Yesterday, the Treasury Department's "special master of compensation" Kenneth Feinberg announced plans to halve the average compensation for the top 25 executives at seven firms that have received "extraordinary assistance" from the government since the financial crisis began last fall. Is this an effective smackdown, or a case of too little, too late?
• To the argument that the pay cuts will open places like Citi, Bank of America, and AIG to talent-poaching, Fortune's Colin Barr takes a populist stance. "Who cares?" he writes, possibly alienating his base. "If lower pay lures some of Wall Street's finest away, so be it. It's not as if the best and brightest were doing a good job to begin with."
• Megan McArdle at The Atlantic is less convinced. "I know , it's fashionable to believe that traders are all a bunch of lucky, arrogant idiots, but there is some skill involved, and firms that lose their top people will probably underperform," she writes.
• Kenneth Langone, a co-founder of Home Depot Inc. and a former New York Stock Exchange board member, vehemently disagrees. The move, he tells Bloomberg, is “a graphic example of why government will never succeed in business. If I had a $50 billion investment in a company, I would want to make damn certain I had the very finest managers I could get, no matter what I have to pay. This is sheer stupidity. Just think about the investment that our government has got in all these companies. This is not a government job. The taxpayers have an enormous financial risk in these companies, and very simply stated, I want the best person. If I needed neurosurgery, I would want the finest doctor I could get, no matter what I had to pay for it.”
• The larger idea behind the Treasury's plan and the complimentary Fed plan — that they will change the way pay is doled out on Wall Street — is a canard, say Time's Stephen Gandel and Barbara Kiviat, who argue that big banking outfits that took government money, like Goldman Sachs and JPMorgan Chase, won't be affected, and note that even after the cuts, executives at Citi and Bank of America will still net millions — just not millions that will be paid out this year. "What's more, Feinberg's pay determinations do nothing to shrink the huge divide between Wall Street pay and that in the rest of the economy. For instance, Chrysler's highest-paid executive — with a total compensation of just under $700,000 — will get less in 2009 than the lowest paid top executive at Citi."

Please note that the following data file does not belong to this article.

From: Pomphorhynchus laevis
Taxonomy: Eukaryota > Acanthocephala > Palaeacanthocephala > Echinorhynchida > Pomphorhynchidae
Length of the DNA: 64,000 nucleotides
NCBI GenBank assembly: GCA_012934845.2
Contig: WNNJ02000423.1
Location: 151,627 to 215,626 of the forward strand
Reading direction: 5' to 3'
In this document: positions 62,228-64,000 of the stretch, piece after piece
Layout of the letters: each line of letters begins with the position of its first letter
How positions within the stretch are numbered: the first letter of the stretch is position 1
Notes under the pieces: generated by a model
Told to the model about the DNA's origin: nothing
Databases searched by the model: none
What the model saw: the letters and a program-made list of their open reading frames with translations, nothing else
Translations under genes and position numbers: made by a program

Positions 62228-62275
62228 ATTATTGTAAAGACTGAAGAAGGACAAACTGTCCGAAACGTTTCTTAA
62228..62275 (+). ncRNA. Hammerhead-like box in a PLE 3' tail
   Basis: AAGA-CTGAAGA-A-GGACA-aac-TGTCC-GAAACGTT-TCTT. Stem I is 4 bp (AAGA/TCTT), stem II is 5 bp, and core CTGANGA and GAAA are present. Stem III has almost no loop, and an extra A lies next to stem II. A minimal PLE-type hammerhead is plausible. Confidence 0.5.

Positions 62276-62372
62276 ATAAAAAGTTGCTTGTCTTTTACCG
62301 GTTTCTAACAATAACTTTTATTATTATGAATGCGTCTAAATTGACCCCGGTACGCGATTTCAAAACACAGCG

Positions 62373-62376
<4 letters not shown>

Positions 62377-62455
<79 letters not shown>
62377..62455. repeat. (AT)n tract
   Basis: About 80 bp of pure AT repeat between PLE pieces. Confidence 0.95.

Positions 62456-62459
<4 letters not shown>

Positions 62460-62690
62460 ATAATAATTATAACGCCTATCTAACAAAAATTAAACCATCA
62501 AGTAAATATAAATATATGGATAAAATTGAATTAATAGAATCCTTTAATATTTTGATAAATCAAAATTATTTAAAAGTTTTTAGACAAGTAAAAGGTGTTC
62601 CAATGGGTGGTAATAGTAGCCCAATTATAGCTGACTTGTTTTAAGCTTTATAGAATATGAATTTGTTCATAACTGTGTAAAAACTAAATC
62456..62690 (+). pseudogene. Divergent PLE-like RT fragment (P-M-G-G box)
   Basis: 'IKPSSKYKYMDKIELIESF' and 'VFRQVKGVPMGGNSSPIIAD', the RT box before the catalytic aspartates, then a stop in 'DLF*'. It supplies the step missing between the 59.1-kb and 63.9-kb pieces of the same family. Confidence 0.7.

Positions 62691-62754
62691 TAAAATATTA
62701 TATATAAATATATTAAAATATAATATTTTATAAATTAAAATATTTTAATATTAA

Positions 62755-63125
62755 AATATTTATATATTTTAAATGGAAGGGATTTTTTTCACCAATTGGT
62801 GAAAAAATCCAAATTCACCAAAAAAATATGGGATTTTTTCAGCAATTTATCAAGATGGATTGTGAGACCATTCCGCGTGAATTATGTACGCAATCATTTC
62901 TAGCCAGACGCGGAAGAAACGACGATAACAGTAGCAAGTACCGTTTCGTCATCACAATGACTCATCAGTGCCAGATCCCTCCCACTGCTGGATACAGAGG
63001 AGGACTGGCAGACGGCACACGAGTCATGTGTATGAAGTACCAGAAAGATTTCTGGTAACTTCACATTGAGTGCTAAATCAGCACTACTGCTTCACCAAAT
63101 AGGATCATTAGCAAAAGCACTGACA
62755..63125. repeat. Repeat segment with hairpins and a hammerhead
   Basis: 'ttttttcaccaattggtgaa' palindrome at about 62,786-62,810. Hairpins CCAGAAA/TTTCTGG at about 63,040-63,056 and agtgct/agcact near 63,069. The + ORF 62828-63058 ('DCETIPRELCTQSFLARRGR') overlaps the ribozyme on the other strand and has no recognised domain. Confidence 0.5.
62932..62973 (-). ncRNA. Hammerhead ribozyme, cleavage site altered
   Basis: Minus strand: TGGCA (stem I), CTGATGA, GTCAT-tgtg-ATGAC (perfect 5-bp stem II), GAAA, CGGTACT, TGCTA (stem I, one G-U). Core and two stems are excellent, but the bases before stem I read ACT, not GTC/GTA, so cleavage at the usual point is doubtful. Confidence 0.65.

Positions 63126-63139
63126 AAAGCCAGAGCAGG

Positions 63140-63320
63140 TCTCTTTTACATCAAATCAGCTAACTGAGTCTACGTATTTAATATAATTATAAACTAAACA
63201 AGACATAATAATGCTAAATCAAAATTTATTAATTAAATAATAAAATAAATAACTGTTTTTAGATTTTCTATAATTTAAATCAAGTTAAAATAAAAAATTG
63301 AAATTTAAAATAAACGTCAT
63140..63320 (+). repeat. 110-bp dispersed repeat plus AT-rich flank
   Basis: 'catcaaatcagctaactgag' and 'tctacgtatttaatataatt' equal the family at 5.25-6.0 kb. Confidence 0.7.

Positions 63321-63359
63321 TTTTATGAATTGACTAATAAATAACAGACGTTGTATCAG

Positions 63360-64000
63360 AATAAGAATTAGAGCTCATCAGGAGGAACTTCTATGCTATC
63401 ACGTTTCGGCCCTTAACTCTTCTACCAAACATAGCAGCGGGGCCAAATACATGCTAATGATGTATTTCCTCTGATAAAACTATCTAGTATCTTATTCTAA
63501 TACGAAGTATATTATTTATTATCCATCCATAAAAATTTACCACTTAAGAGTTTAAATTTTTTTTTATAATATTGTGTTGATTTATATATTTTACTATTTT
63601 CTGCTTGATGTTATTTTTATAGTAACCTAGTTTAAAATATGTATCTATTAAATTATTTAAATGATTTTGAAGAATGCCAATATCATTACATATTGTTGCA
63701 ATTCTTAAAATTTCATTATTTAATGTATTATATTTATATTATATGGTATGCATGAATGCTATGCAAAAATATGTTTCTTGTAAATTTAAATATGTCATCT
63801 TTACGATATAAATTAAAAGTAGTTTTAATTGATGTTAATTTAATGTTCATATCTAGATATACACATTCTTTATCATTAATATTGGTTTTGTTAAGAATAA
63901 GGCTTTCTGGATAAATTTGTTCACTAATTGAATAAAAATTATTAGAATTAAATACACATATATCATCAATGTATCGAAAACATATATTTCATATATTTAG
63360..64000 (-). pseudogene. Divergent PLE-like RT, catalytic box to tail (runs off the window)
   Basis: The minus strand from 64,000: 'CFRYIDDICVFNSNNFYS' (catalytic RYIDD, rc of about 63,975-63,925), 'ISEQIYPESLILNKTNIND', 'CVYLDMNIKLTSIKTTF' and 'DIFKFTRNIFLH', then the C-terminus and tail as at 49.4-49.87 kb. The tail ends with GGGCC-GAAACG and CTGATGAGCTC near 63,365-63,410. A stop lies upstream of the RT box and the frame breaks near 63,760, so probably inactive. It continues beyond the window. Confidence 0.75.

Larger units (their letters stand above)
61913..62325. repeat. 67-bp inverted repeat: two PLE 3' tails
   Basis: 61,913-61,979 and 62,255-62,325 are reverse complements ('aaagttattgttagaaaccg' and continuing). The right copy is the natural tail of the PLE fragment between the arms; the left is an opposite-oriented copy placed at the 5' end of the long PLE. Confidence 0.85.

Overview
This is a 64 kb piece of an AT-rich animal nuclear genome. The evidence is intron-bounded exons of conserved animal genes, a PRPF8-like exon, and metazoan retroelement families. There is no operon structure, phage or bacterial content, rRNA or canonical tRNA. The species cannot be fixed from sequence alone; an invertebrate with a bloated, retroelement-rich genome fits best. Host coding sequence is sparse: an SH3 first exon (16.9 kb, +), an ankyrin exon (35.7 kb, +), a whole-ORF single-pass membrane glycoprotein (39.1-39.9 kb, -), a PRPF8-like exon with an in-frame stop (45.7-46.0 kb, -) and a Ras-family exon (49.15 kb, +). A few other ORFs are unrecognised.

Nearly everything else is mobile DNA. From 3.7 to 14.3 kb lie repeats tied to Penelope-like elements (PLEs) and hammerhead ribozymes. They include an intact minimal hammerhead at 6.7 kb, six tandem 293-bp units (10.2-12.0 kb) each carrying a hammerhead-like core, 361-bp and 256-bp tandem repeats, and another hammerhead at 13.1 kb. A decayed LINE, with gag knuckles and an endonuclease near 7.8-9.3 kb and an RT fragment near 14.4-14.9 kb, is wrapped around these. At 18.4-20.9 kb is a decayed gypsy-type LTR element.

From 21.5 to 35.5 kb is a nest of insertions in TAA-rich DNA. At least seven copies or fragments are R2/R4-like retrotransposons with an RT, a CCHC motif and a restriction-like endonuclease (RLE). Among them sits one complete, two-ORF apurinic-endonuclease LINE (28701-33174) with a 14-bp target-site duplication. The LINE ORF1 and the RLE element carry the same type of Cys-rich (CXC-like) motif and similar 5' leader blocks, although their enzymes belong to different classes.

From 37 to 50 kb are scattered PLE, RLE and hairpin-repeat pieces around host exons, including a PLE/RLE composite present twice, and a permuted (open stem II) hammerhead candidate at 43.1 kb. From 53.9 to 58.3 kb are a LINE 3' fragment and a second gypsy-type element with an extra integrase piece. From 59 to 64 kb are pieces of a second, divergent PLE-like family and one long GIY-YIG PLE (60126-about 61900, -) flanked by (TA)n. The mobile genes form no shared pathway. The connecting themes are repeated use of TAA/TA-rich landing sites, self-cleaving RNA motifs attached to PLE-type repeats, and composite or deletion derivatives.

• Yves Smith of Naked Capitalism calls the whole scheme "an overdue, token measure to appease the public over the AIG retention bonuses" that will ultimately have no effect on how the Street does business. "Does this really mean anything? The press will noise it up as significant (and some outlets will no doubt finger wag at this “interference”) but the short answer is no the collection of these scalps will do nothing to comp levels ex these firms. The companies that also enjoy implicit government guarantees are free to do the “heads I win, tails you lose” game of privatized gains and socialized losses."
• Former Labor secretary Robert Reich thinks that while Feinberg's efforts are "admirable," they're ineffective and distract from the fact that the government has done little in the way of improving financial regulation, such as "oversight of derivative trading, pay linked to long-term performance, much higher capital requirements, an end to conflicts of interest (i.e. credit rating agencies being paid by the very companies whose securities they're rating), and even resurrection of the Glass-Steagall Act separating commercial from investment banking."
• The Times' Joe Nocera agrees, and presents a solution. "The most straightforward way to shrink the oversize pay of Wall Street executives — and, more generally, curb the excesses of executive pay — would be to make directors more accountable to the company’s shareholders."